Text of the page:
WAR AND TERROR U.S. details post-Saddam era

SULAYMANIYAH, Iraq -- The head of the U.S. military's Central Command, Gen. Tommy Franks, will control Iraq in the initial aftermath of a U.S. invasion to overthrow President Saddam Hussein.
Administration officials briefed senators this week on postwar planning, stressing that the U.S. goal is "to liberate Iraq, not to occupy it," and last week a U.S. envoy told leaders of Iraqi groups opposed to Saddam about American intentions.
The senators were told that even under good circumstances, it would take two years before the military could fully transfer control to an Iraqi government. As presented, the plan recalls postwar Germany and Japan, where American military occupations paved the way for transfers of power to democratic and constitutionally backed governments.
Some Iraqi opposition leaders are already attacking the plan, saying it amounts to a U.S. military rule of Iraq that will favor the power structure in the country. Instead of turning Iraq into a beacon of democracy in the Middle East, an ambition articulated by some U.S. policy-makers, the opposition leaders say the U.S. plan seems designed to ease the fears of Arabs and Turks unhappy with the prospect of a democratic, federal Iraq.
But Barham Salih, prime minister of an enclave in northern Iraq controlled by the Patriotic Union of Kurdistan, advises a pragmatic view of the U.S. plan. "Let's not get too hot about this," he said late Tuesday in an interview at his home here. "Who is doing the heavy lifting?"
The answer is, of course, the United States, and Salih's implication is that shouldering the big load brings with it a few prerogatives. He maintains an eyes-on-the-prize approach to the debate over how to run Iraq's affairs immediately after the current leader is removed. "The key thing for us is getting rid of Saddam Hussein."
Some elements of Iraq's fractious opposition, including groups funded by the United States, have been determined to form a government-in-waiting in order to ensure that Iraq's sovereignty stays in Iraqi hands. They argue that Iraqis will see even a temporary U.S. administration of Iraq as occupation, engendering anti-American sentiment throughout the Middle East.
Even so, the United States has decided to run the country itself, although the structure outlined to Congress and the opposition groups envisions a "consultative council" of Iraqis selected by the United States to advise American administrators.
"To be kind, it is unworkable. Either reason will prevail, or time will demonstrate to the authors [of the U.S. plan] the error of their ways," said Iraqi National Congress leader Ahmed Chalabi. "I really shudder to think."
A U.S. civilian coordinator, retired Lt. Gen. Jay Garner, is already presiding over committees of U.S. bureaucrats preparing to address humanitarian relief, reconstruction and civil administration -- all part of a planning effort authorized by President Bush on Jan. 20. Franks retains overall responsibility for a war and its aftermath.
Undersecretary of Defense Douglas Feith told the Senate Foreign Relations Committee on Tuesday that "Central [Iraqi] government ministries could remain in place and perform the key functions of government after the vetting of the top personnel to remove any who might be tainted with the crimes and excesses of the current regime."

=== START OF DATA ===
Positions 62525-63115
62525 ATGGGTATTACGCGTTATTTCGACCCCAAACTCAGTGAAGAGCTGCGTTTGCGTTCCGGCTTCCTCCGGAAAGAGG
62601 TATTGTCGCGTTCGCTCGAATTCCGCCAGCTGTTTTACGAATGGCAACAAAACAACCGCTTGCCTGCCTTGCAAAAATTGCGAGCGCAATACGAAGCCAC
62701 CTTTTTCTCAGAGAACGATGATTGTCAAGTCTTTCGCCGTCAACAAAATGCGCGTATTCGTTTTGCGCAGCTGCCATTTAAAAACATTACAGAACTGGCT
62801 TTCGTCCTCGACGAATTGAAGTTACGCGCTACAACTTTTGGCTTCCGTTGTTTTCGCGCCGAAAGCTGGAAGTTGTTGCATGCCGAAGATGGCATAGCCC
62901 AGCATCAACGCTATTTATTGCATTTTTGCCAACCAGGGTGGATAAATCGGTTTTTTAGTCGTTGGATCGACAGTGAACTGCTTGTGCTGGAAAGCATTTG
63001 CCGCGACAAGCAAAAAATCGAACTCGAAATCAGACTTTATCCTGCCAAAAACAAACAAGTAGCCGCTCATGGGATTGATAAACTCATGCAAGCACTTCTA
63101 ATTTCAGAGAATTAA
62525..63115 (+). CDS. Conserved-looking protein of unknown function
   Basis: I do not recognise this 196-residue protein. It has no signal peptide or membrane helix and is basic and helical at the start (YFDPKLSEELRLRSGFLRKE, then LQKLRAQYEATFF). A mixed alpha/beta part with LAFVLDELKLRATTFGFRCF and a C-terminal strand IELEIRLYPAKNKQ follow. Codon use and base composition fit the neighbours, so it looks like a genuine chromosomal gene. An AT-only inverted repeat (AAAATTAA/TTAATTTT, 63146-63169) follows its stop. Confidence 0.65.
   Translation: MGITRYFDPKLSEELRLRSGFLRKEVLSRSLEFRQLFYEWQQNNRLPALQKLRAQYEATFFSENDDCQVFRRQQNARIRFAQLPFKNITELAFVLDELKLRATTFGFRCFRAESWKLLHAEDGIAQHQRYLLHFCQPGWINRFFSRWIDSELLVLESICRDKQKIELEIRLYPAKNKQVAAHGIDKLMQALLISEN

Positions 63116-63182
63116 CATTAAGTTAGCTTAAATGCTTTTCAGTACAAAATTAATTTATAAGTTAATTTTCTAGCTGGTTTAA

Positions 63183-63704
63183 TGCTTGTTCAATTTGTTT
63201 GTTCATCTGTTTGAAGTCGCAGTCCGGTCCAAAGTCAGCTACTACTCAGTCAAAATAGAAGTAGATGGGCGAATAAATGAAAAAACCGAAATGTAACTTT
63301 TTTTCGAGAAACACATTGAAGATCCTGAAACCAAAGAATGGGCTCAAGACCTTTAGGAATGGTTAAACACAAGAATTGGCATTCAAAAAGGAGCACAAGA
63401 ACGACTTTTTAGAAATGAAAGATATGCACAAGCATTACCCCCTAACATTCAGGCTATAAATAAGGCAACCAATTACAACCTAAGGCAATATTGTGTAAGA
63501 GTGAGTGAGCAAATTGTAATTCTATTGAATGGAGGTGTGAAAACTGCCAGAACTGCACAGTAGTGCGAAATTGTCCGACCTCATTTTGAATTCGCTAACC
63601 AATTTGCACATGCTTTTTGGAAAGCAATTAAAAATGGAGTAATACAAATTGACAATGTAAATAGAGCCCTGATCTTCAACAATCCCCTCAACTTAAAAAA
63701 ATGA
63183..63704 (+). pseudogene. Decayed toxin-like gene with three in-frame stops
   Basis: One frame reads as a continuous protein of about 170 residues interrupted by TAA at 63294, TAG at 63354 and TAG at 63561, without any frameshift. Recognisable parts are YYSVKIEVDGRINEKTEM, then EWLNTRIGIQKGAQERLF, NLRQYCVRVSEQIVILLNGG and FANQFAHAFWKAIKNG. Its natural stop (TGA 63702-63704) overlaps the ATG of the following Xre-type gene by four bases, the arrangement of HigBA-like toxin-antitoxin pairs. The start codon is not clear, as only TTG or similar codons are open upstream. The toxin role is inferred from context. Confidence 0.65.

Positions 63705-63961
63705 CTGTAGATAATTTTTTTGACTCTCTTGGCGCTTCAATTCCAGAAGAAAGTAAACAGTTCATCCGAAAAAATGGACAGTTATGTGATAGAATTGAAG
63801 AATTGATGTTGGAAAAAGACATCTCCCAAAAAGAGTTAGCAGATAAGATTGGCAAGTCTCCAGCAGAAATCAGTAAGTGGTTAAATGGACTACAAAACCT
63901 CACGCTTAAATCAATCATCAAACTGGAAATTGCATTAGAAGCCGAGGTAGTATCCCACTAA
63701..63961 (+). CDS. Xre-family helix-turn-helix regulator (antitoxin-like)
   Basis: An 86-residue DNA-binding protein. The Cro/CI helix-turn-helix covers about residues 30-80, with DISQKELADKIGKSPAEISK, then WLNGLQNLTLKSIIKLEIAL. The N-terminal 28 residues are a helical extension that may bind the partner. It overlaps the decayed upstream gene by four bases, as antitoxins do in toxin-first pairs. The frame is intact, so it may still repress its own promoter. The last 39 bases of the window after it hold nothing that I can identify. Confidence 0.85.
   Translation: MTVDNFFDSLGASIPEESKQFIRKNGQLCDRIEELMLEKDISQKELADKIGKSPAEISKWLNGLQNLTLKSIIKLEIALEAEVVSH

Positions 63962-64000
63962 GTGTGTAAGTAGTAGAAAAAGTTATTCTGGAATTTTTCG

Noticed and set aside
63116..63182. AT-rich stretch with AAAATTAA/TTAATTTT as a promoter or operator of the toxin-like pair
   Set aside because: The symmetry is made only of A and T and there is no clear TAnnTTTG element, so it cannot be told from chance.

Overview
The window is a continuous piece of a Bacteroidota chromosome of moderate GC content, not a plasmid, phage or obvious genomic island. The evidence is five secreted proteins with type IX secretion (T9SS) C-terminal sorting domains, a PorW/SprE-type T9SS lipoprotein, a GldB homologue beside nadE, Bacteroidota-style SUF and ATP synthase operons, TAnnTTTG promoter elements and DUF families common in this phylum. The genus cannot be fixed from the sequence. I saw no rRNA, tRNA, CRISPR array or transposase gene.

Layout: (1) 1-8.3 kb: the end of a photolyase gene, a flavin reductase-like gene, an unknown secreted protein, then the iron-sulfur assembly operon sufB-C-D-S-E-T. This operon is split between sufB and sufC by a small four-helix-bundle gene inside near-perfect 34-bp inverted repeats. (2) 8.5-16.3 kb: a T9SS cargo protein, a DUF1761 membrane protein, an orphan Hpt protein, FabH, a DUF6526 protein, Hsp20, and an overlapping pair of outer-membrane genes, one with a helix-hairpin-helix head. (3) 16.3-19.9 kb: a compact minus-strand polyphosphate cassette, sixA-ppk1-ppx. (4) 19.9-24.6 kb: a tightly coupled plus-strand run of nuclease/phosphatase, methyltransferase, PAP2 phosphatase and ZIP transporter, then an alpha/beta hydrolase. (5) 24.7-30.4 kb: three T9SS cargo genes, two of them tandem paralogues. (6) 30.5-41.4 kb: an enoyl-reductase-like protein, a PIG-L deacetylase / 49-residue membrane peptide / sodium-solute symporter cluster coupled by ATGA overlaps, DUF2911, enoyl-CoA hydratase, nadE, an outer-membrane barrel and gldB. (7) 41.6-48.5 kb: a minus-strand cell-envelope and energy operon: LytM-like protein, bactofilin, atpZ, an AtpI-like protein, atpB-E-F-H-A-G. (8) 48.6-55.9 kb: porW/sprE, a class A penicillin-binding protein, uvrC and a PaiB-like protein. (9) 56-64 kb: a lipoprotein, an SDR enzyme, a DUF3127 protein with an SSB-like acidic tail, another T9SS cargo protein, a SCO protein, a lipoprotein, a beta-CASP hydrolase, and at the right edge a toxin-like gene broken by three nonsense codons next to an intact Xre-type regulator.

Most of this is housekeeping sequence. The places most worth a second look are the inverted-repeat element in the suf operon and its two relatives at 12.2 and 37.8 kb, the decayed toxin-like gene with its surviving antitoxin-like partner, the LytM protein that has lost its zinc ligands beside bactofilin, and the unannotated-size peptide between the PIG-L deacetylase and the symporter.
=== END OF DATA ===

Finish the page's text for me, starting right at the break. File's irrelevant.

This formula sounds to some Iraqi opposition leaders as though much of Iraq's existing power structure, dominated by Saddam's ruling Baath Party, will maintain its role. "Power is being handed, essentially on a platter, to the second echelon of the Baath Party and the [Iraqi] Army officer corps," said Kanan Makiya, an adviser to Chalabi who discussed postwar Iraq with President Bush on Jan. 10. "It's going to have the opposite effect to what U.S. wants it to have," he added.
The U.S. plan also imagines, in Feith's words, a "Constitutional commission ... to draft a new Constitution and submit it to the Iraqi people for ratification."
Leaders briefed
Zalmay Khalilzad, the U.S. envoy to the Iraqi opposition, briefed leaders of three groups opposed to Saddam about the plan in Ankara, Turkey, last week. In interviews here, Chalabi and Makiya said they were unable to attend because the United States gave them just 18 hours' notice, but added that they have been told about the discussions from opposition figures who participated.
Khalilzad met with the two Kurdish parties -- the Kurdistan Democratic Party and the PUK -- that administer areas of northern Iraq outside Saddam's control. A leader of the Iran-backed Supreme Council for the Islamic Revolution in Iraq, which represents major elements of the country's Shiite community, also took part in the Ankara meetings.
Both Kurds and Shiites rebelled unsuccessfully against Saddam after the Gulf War, thinking the United States would defend them. Instead the United States stood back as Saddam crushed the uprisings. But for more than a decade, U.S. and British warplanes have kept Iraqi planes from flying over both areas, a limitation that has offered Kurds in northern Iraq and Shiites in the south some protection from Saddam's military.
The Kurds and Shiites are important to the United States, in part because both have men under arms. But they are also groups that may pose complexities.
Long disenfranchised by Saddam, despite their majority status, the Shiites want to see a more just distribution of power in a new Iraq.

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